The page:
The nuns also take care of the whole place to look like 'the Garden of Heavens', with tens of species of flowers, especially roses of all colours, and also a glasshouse and they even breed animals at the monastery, so that they are sure to eat healthy food and also to give pilgrims healthy food. For every pilgrim who stops by the Izvoru Muresului Monastery gets something to eat and can also spend a night here for only a small amount. The pilgrims are allowed to participate in the religious services held during the day and the evening, they can walk through the garden or rest in the nearby woods, where the nuns put gazeboes. Among the nuns who live here some speak several foreign languages, so that they can gladly offer information to foreign tourists arriving at the monastery. 




Izvoru Muresului — Monastery of Romanians Everywhere 
For many years, the Izvoru Muresului Monastery was nicknamed 'the monastery of Romanians everywhere', since, His Eminence Ioan explained, 'under the roof of the monastery there also takes place the Summer University from Izvoru Muresului, following the pattern of the University that was founded by historian Nicolae Iorga in Valenii de Munte.'

Every year, invited to attend this event are Romanians from all continents who come here to ask for the blessing of the Archbishop and receive messages of encouragement and solidarity. Among those who come to Izvoru Muresului are also Romanians from the communities along Romania's borders, who are exposed to a powerful denationalization process and for whom the religious service delivered in Romanian language represents a great joy.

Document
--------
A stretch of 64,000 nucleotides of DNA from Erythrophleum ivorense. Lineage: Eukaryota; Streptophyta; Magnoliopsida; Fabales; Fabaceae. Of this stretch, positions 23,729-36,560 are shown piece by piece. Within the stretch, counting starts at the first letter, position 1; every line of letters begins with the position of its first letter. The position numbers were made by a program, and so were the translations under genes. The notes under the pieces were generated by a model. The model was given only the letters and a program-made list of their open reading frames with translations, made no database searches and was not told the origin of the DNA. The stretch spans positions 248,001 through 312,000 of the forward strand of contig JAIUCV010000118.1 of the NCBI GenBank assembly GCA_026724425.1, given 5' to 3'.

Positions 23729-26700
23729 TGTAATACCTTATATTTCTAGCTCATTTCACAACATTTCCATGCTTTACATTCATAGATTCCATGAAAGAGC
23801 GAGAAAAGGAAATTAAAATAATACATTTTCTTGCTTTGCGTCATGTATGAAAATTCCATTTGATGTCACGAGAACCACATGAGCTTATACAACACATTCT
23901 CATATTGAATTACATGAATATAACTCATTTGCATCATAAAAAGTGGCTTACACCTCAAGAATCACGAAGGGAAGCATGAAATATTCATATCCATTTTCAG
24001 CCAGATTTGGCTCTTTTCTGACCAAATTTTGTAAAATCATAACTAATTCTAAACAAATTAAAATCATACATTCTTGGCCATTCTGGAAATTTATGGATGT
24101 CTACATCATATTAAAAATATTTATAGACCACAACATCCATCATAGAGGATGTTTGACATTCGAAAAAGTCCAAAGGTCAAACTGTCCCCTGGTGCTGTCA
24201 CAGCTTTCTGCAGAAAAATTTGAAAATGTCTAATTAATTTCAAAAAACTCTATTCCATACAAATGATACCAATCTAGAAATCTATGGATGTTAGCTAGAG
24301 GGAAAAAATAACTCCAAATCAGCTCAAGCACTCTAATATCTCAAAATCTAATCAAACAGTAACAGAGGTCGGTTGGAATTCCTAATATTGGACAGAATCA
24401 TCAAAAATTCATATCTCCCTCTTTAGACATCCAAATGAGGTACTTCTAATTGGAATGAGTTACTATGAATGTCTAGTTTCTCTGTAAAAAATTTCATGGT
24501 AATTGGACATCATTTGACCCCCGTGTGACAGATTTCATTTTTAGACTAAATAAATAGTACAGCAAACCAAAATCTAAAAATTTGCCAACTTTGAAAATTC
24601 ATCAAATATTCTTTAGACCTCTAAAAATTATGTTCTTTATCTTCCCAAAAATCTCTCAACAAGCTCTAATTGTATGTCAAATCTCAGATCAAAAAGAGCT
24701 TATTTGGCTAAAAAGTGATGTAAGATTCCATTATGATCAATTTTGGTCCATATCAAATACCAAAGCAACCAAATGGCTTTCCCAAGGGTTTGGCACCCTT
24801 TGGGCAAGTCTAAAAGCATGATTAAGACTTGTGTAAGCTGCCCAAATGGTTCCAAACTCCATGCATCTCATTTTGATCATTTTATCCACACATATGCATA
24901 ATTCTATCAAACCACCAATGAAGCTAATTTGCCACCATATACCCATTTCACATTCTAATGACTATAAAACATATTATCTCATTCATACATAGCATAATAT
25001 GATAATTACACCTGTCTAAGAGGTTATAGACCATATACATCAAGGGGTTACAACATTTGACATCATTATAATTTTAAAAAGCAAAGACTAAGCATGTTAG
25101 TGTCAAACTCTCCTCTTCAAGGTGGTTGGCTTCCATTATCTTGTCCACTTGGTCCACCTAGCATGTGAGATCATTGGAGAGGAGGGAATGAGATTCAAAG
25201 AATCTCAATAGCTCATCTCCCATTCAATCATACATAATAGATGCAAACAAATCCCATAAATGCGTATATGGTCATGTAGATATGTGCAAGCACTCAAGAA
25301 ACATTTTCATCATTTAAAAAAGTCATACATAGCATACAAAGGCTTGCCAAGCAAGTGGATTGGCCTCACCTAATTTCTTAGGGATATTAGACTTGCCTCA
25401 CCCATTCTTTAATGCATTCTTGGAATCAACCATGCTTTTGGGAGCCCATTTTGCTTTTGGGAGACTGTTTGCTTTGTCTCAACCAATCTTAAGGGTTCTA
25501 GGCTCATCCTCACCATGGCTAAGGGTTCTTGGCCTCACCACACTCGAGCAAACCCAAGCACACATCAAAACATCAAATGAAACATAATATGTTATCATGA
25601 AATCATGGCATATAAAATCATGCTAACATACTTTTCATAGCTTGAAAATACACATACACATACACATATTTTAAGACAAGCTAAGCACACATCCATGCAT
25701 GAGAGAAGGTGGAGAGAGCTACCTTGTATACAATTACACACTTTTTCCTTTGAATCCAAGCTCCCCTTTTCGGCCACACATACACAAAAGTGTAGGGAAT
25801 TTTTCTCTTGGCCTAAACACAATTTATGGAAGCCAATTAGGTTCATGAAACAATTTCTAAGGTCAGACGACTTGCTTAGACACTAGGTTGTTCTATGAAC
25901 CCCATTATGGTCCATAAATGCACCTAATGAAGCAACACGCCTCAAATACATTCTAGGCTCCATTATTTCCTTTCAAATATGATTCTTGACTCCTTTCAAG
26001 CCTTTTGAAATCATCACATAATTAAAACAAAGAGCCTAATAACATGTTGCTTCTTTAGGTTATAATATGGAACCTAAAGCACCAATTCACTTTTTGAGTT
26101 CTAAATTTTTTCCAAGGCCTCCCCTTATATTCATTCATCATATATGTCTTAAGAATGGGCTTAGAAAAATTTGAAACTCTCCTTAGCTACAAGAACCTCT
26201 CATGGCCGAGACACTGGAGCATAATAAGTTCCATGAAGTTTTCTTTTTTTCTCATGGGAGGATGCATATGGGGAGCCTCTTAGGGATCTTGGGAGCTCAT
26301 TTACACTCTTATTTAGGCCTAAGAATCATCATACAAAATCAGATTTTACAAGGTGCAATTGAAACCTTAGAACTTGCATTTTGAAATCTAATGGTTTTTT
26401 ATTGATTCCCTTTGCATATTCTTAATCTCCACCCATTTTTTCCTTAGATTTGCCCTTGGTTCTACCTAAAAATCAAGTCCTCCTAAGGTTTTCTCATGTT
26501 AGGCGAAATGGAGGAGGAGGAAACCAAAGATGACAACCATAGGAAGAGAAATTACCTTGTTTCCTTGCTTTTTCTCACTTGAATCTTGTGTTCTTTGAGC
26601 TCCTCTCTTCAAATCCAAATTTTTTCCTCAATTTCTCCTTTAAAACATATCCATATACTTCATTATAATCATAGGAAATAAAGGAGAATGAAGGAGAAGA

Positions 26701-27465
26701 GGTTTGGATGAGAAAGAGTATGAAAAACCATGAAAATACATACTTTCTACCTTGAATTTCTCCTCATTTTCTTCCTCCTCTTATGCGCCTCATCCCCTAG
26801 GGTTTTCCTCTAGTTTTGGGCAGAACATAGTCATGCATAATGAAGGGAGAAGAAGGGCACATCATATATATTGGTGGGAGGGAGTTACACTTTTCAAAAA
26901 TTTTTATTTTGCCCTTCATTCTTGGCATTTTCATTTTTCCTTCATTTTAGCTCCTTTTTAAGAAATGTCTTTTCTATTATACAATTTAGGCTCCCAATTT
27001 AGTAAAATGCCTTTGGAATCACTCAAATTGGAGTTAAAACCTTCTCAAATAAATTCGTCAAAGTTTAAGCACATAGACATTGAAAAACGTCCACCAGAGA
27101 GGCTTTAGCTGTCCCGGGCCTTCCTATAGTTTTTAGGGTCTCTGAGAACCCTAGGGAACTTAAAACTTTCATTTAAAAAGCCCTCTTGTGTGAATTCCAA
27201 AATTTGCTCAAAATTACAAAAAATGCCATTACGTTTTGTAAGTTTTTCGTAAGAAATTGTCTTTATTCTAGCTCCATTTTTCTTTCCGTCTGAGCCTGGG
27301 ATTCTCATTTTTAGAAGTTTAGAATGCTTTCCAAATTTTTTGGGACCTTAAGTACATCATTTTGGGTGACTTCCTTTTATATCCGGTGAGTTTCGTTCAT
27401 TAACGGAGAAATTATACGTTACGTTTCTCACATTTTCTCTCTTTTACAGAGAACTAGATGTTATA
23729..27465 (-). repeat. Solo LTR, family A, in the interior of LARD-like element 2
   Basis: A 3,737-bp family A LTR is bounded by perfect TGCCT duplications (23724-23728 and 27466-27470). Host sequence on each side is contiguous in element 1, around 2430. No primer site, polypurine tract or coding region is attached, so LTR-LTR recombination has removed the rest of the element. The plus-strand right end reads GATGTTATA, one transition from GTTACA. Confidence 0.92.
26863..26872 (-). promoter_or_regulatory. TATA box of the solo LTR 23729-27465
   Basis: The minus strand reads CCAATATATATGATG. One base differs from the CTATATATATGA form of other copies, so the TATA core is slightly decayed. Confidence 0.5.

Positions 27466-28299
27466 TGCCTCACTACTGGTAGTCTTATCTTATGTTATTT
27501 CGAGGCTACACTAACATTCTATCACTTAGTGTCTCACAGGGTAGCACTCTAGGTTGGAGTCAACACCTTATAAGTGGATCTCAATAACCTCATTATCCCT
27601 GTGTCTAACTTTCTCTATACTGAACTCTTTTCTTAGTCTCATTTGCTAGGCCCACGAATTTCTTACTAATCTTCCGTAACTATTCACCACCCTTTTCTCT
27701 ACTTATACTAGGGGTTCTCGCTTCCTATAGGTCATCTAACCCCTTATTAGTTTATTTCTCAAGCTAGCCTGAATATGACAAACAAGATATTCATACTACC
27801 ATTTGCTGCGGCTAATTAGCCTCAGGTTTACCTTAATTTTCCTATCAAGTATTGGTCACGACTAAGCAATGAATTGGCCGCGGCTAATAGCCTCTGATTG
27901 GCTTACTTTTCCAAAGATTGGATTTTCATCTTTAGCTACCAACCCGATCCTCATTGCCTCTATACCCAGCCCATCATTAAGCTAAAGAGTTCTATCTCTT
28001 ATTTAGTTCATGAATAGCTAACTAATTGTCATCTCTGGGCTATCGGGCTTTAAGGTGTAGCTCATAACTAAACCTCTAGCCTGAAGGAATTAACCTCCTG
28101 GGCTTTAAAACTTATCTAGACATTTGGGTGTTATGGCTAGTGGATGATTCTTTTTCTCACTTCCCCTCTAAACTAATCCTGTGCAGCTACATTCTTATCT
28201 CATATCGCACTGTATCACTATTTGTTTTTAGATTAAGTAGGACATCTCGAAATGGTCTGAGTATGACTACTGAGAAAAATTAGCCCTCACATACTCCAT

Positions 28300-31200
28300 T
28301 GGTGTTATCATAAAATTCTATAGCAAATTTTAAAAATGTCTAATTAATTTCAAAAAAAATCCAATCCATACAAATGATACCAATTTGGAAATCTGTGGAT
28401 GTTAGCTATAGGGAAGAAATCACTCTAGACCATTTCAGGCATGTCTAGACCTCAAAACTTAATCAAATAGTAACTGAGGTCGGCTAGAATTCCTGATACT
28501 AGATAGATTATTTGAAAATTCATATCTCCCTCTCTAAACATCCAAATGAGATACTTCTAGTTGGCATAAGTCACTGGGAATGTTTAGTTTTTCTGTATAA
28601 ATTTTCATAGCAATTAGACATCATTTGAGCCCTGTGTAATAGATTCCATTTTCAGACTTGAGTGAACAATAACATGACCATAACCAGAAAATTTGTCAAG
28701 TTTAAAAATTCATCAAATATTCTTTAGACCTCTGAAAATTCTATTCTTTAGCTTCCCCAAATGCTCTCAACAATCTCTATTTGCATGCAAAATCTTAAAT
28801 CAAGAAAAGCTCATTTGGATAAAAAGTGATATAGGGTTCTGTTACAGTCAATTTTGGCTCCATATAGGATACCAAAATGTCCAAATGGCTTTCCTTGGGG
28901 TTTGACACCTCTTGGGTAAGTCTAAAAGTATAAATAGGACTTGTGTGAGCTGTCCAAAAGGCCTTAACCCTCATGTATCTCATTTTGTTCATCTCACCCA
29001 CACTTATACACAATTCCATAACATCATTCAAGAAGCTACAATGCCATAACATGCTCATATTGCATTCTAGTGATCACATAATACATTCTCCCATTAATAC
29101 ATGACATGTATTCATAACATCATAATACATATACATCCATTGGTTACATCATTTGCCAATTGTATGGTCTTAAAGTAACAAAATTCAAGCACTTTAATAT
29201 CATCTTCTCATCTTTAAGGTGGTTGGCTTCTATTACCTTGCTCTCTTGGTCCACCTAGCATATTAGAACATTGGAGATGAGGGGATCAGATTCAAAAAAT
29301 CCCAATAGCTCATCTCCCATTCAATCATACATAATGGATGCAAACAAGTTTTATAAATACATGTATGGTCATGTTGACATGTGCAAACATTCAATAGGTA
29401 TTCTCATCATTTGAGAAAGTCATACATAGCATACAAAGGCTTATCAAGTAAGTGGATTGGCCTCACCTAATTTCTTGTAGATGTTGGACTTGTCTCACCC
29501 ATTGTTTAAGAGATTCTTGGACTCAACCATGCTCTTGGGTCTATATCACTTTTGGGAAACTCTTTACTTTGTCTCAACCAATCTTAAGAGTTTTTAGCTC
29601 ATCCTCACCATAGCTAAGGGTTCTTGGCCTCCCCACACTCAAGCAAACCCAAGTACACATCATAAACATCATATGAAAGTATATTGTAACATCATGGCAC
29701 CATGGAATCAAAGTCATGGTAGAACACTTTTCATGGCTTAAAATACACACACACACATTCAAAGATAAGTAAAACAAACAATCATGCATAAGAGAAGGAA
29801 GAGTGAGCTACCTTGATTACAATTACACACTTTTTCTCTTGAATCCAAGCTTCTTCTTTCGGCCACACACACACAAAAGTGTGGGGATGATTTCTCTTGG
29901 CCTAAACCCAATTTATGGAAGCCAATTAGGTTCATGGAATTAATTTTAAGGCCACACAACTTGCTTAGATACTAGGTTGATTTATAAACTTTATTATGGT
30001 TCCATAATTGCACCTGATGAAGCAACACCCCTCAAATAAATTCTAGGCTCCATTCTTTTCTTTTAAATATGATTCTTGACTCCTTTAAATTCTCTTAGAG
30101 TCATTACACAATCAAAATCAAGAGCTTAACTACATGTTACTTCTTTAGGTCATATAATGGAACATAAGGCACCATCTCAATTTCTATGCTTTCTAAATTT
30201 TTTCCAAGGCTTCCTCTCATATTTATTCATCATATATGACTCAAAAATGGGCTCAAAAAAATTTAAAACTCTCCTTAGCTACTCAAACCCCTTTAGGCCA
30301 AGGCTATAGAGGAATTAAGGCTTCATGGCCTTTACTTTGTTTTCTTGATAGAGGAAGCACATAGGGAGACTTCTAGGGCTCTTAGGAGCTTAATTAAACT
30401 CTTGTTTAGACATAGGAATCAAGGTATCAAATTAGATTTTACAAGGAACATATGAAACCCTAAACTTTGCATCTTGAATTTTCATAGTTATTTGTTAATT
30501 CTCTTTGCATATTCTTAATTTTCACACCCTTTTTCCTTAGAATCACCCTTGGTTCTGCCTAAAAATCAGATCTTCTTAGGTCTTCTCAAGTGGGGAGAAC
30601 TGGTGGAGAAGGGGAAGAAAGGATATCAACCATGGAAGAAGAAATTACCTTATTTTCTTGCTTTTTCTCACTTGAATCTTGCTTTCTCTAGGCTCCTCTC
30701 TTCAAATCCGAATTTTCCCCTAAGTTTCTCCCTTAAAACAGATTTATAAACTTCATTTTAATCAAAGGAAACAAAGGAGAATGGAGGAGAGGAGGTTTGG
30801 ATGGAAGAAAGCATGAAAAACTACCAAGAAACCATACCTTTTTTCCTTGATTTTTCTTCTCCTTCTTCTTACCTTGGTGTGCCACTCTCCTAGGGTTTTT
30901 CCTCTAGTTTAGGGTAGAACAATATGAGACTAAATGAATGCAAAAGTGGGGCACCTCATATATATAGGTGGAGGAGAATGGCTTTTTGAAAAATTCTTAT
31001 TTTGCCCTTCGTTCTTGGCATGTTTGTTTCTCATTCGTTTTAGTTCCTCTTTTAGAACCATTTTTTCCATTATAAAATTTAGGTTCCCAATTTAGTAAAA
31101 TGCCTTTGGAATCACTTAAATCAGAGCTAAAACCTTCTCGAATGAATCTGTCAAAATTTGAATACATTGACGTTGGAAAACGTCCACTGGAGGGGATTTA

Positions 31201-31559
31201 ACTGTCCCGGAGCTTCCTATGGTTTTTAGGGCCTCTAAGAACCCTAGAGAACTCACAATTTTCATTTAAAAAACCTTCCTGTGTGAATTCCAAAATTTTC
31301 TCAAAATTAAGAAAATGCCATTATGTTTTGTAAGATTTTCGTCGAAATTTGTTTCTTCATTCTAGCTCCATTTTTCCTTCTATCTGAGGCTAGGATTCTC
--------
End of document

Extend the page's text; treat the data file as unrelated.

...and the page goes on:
Photo credit (c): GINA STEFAN/AGERPRES ARCHIVES

The Monastery represents a joy for Romanians from Harghita and Covasna counties, for they have now their place where they can pray to the Mother of God to strengthen their faith inherited from their ancestors and to help them maintain their national identity. 'For the Romanians living here the monastery represents a joy, a spiritual solace and also a place where they can gather every year, at least once a year, for the Assumption of Virgin Mary, and meet with their brothers from Covasna and from all the other neighbouring counties. This is a monastery of joy and they live now with the feeling that they are not alone here, in this space between the mountains,' said His Eminence Ioan.

All those who come to the monastery located 'at the bottom of Hamasul Mare Mountain, in between the two chums, Oltul and Muresul', as Abbess Miriam Oprea like to put it, find a place of faith, solace, and beautiful scenery. The Izvoru Muresului Monastery is, as the famous cultural personality Razvan Theodorescu used to say 'the most beautiful Romanian and Orthodox challenge I could ever imagine.'AGERPRES